Category theory

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This department is a part of the Subdivision of Higher Algebra

Diagrams are used to simplify long arguments in category theory. This diagram was used to prove the Snake Lemma.

Department description[edit]

Category theory is a relatively new birth that arose from the study of cohomology in topology and quickly broke free of its shackles to that area and became a powerful tool that currently challenges set theory as a foundation of mathematics, although category theory requires more mathematical experience to appreciate and cannot in its current state be reasonably used to introduce mathematics. It has also found many applications in the physical sciences. The goal of this department is to familiarize the student with the theorems and goals of modern category theory. Prerequisites to full appreciation of this area of study includes knowledge of topology up to basic homology theory, and some basic idea of cohomology.

Department news[edit]

  • Monday, August 28, 2006 - Department founded!

Learning materials and learning projects[edit]

Introduction to Category Theory

Offsite Learning Materials[edit]

Recommended Reading Material[edit]

If you want to learn the way mathematicians do, you will need to read and complete the exercises in at least one of the following books. While this site provides a supportive community of peers and teachers, nothing beats having a well-organized and well-written text that you can study anywhere to learn from the masters. Mathematics is not a spectator-sport. You must do mathematics to learn it.

For those with less background:

  • Robert Goldblatt. (2006). Topoi: The Categorial Analysis of Logic (Revised Edition). Dover Publications. ISBN 0486450260. This book is simultaneously gently paced, broad and often deep. It introduces category theory, contrasts it with set theory and then develops logic in the language of category theory. However, unlike most books that deal with such matters, the book introduces the concepts informally. Any formal treatment is reserved for later in the book or relegated to more advanced textbooks. One essentially gets a broad understanding of some of the deepest areas in mathematics at a heavily discounted price.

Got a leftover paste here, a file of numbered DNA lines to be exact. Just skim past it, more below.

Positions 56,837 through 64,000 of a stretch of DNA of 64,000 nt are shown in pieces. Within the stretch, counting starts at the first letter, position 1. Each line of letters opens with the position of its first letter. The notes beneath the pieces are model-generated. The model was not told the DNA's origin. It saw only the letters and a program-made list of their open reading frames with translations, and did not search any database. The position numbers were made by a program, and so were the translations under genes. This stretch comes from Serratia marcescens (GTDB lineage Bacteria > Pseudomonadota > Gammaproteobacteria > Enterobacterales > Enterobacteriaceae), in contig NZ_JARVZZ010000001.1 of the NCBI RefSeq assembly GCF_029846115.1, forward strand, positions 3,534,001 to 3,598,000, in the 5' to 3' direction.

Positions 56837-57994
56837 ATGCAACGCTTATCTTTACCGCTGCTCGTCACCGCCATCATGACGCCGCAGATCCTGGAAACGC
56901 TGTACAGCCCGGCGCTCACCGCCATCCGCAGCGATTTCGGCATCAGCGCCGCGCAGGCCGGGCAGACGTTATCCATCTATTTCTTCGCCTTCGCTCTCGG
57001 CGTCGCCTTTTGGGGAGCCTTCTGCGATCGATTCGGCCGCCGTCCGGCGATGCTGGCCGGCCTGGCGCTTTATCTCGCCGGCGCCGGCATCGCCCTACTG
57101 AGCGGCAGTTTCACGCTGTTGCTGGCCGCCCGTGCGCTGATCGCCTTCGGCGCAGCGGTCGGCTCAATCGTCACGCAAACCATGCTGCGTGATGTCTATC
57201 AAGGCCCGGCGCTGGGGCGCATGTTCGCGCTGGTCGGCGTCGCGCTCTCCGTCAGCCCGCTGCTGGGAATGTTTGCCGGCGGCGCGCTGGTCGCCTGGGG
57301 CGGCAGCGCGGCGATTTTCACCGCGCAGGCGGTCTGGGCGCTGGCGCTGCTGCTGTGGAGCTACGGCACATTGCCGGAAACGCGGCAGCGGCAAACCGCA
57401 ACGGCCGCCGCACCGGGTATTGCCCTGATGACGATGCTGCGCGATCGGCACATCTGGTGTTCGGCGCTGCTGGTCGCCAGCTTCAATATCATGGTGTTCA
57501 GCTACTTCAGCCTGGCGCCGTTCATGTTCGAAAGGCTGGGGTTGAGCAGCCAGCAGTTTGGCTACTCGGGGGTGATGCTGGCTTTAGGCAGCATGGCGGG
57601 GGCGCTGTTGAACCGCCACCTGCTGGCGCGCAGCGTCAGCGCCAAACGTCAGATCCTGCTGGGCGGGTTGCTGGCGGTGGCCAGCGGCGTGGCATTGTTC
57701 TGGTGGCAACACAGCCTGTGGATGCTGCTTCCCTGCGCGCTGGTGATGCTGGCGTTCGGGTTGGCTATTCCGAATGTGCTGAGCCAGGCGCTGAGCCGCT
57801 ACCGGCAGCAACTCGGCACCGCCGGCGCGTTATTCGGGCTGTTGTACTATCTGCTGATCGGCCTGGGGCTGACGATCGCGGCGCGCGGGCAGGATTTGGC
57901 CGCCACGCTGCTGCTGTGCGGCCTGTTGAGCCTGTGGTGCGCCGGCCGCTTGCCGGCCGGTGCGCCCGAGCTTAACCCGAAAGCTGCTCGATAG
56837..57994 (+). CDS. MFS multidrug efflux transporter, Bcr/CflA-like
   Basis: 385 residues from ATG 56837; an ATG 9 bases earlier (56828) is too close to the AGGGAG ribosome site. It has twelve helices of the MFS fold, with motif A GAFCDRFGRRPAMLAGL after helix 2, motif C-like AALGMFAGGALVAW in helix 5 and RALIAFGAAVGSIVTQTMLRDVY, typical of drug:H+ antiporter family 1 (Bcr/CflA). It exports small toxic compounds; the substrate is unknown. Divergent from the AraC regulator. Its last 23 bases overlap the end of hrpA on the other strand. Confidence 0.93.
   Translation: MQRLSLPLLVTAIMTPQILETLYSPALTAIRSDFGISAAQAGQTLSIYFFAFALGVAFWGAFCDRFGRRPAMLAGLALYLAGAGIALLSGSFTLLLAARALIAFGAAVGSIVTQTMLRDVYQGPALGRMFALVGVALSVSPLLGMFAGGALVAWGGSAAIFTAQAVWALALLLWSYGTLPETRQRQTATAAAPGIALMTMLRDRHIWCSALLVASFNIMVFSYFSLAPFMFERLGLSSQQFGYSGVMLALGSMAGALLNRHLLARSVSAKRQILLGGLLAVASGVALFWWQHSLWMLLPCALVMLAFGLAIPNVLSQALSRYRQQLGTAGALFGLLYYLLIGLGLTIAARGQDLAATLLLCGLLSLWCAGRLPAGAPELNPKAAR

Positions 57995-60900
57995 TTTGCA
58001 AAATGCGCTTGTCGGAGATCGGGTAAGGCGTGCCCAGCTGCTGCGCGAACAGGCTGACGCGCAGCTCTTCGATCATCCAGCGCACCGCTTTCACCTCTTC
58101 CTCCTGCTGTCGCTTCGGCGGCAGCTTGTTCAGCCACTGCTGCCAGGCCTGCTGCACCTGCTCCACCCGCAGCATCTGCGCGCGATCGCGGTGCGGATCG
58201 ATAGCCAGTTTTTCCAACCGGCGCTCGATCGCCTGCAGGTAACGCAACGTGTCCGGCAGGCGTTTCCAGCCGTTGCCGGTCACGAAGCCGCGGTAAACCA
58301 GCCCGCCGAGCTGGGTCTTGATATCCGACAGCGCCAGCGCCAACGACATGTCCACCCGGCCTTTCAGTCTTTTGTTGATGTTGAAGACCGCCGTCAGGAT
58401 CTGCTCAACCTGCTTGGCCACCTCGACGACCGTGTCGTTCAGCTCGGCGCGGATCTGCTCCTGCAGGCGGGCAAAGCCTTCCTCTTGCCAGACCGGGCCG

• Barr & Wells. (1999). Categories for Computing Science (third edition). Centre de Recherches Mathématiques. ISBN 2921120313. Info including ordering here. A mostly gentle pace, 100s of solved exercises and reasonable price tag make this one a must-have for people without a formal teacher.
  • B.C. Pierce (1991) Basic Category Theory for Computer Scientists MIT Press. ISBN 0262660717. (Short and concise introduction. Probably not enough exercises for most people to really learn it from.)

And requiring somewhat more:

  • Lawvere & Rosebrugh. (2003). Sets for Mathematics Cambridge University Press. ISBN 0521478170 (set theory axiomatized through category theory, for advanced undergraduates and beginning graduates; more advanced and then Lawvere & Schanuel. Starts fairly easy but seems to get harder.)
  • Awodey, Steven (2006) Category Theory (Oxford Logic Guides 49) Oxford University Press. ISBN 0198568614 (very elegant, from what AA has seen of the no-longer-available downloadable pdf version, but perhaps a bit demanding for teacherless beginners with modest talent).
  • Mac Lane, Saunders (September 1998). Categories for the Working Mathematician. Springer. ISBN 0-387-98403-8. (on the whole, not for beginners to read consecutively, but some of the discussions, such as the one of adjunctions, are very useful even for novices. '10% comprehension of Mac Lane is worth 90% of almost anybody else', I read somewhere ).


Active participants[edit]

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See also[edit]